Inkster said she was disappointed that she couldn’t come through for an adoring crowd.

“They were pulling for me,” she said. “It’s really hard to acknowledge them when you’re 5-over par and struggling. ... It’s been really a fun week and that’s what I’ll remember.”

Scotland’s Catriona Matthew shot a 66 on Sunday, tying for 11th place. Like Wie, she had an eagle on No. 10.

NOTES: Only champion Michelle Wie finished with an under-par score in the tournament. A week earlier, there were three men under par. ... The low amateur was Canada’s Brooke Mackenzie Henderson, who shot 1-under 69 to finish at 5-over and tied for 10th place. She overcame Australia’s Minjee Park, who plummeted to a share of 22nd place with a 76 (8-over for the tournament). “Coming in, I was trying to make the cut and then climb up the leaderboard, and I was able to do that,” Henderson said. ... Two-time champion Inbee Park of South Korea didn’t come close to repeating her 2013 title. She finished 13 over. “I never played this bad in the Women’s Open before,” Park said.

U.S. Women’s Open

At Pinehurst Resort & Country Club - Pinehurst No. 2

Pinehurst, N.C.


Michelle Wie    68-68-72-70-278    (-2)

Stacy Lewis    67-73-74-66-280    (E)

Stephanie Meadow    71-72-69-69-281    (+1)

Amy Yang    71-69-68-74-282    (+2)

Meena Lee    72-73-70-68-283    (+3)

So Yeon Ryu    69-74-70-70-283    (+3)

Pornanong Phatlum    71-73-69-71-284    (+4)

Lexi Thompson    71-68-74-71-284    (+4)

Sakura Yokomine    74-68-71-71-284    (+4)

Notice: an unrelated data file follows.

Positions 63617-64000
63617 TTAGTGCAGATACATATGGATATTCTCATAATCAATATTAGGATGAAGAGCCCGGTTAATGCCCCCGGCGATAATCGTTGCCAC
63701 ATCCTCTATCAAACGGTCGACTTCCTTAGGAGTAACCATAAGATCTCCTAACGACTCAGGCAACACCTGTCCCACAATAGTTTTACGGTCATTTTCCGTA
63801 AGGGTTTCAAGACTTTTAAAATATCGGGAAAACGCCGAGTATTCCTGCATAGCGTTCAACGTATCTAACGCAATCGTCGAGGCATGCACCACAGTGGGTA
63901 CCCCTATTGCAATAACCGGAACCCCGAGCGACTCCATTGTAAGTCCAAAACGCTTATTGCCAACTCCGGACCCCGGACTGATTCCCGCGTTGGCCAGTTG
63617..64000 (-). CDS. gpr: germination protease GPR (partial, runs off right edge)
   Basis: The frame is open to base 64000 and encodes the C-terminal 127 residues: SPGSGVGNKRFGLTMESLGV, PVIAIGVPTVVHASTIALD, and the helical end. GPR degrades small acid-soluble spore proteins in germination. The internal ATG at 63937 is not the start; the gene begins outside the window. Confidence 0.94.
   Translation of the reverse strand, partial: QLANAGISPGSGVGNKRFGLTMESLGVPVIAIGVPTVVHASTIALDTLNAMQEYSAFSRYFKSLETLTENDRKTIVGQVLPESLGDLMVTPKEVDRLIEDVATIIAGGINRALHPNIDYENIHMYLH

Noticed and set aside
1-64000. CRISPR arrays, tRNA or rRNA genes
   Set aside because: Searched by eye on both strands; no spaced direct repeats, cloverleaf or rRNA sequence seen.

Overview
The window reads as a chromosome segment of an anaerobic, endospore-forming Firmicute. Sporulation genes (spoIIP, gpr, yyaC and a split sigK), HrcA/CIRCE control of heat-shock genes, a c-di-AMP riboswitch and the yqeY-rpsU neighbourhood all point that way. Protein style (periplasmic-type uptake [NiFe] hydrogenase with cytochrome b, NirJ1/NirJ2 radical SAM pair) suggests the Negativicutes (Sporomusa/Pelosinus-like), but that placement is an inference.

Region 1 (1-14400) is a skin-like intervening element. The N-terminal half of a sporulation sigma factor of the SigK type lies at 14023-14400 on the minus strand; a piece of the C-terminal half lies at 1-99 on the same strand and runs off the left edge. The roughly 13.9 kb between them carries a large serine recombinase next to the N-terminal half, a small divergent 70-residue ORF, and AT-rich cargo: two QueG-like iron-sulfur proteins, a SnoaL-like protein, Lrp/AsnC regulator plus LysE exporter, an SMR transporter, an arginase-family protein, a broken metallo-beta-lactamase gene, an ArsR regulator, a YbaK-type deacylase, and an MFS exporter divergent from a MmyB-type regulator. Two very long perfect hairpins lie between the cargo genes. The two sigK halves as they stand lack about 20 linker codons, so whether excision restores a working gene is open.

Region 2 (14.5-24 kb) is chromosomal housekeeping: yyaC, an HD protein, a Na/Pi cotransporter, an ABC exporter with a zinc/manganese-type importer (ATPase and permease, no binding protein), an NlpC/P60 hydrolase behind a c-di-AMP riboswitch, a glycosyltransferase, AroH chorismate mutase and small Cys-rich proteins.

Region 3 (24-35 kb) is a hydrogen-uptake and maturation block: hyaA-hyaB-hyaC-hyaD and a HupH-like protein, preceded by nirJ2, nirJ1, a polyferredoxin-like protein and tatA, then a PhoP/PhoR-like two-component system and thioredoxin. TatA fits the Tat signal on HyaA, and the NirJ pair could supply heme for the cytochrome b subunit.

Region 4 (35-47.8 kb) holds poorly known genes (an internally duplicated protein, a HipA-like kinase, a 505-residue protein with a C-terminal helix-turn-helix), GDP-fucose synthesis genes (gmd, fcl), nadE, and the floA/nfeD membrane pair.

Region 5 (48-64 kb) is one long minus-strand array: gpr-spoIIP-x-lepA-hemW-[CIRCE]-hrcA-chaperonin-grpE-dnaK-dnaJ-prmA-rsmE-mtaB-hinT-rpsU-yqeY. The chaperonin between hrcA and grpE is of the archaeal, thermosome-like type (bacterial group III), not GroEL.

Brooke  Henderson    71-73-72-69-285    (+5)

Catriona Matthew    75-69-75-66-285    (+5)

Jenny Shin    74-70-73-68-285    (+5)

Na Yeon Choi    71-70-71-74-286    (+6)

Yueer  Feng    73-71-71-71-286    (+6)

Chella  Choi    75-70-69-73-287    (+7)

Paula Creamer    70-72-72-73-287    (+7)

Shanshan Feng    77-70-70-70-287    (+7)

Juli Inkster    71-75-66-75-287    (+7)

Lydia Ko    76-71-71-69-287    (+7)

Brittany Lincicome    77-70-69-71-287    (+7)

Hee-Young Park    73-73-69-72-287    (+7)

Sandra Gal    74-72-73-69-288    (+8)

Julieta Granada    75-71-74-68-288    (+8)

Karine Icher    76-72-71-69-288    (+8)

Brittany Lang    73-75-69-71-288    (+8)

Minjee Lee    69-71-72-76-288    (+8)

Azahara Munoz    73-71-74-70-288    (+8)

Eun Hee Ji    71-75-75-68-289    (+9)

Caroline Masson    72-75-73-69-289    (+9)

I.K. Kim    71-74-75-70-290    (+10)

Candie Kung    71-76-75-68-290    (+10)

Angela Stanford    71-72-77-70-290    (+10)

Maria Jose Uribe    72-70-76-72-290    (+10)

Karrie Webb    70-73-70-77-290    (+10)

Ha Na Jang    76-73-70-72-291    (+11)

Rikako Morita     73-75-73-70-291    (+11)

Yani Tseng    77-71-74-69-291    (+11)

Mina Harigae    71-74-74-73-292    (+12)

Caroline Hedwall    73-76-72-71-292    (+12)

Jee Young Lee    73-73-73-73-292    (+12)

Se Ri  Pak    76-69-74-73-292    (+12)

Jennifer Song    74-72-77-69-292    (+12)

Hee Kyung Bae    77-71-73-72-293    (+13)

Lee-Anne Pace    76-73-73-71-293    (+13)

Inbee Park    76-71-73-73-293    (+13)

Nikki Campbell    74-75-76-69-294    (+14)

Sei-Young Kim    72-75-72-75-294    (+14)

Beatriz Recari    73-74-72-75-294    (+14)

Laura Diaz    75-72-75-73-295    (+15)

Jennifer Johnson    75-74-72-74-295    (+15)

Moriya Jutanugarn    72-77-74-72-295    (+15)

Katherine Kirk    69-76-74-76-295    (+15)

Giulia Sergas    77-72-74-72-295    (+15)

So Young Jang    75-72-77-72-296    (+16)

Belen Mozo    78-70-73-76-297    (+17)

Misuzu Narita    76-70-73-78-297    (+17)

Jodi Ewart    76-71-78-73-298    (+18)

Ashley Knoll    75-74-73-76-298    (+18)

Mathilda Cappeliez    76-70-78-75-299    (+19)

Danielle Kang    75-71-76-77-299    (+19)

Haeji Kang    74-75-72-78-299    (+19)

Sue Kim    71-73-79-76-299    (+19)

Carlota Ciganda    75-72-78-75-300    (+20)

Pernilla Lindberg    72-77-73-78-300    (+20)

Gerina Piller    72-72-80-76-300    (+20)

Emma Talley    75-73-78-74-300    (+20)

Ilhee Lee    73-76-77-75-301    (+21)

Chisato Hashimoto    73-76-76-77-302    (+22)

Dori Carter    72-77-77-77-303    (+23)

Andrea Lee    79-70-77-77-303    (+23)

Sandra Changkija    76-73-75-80-304    (+24)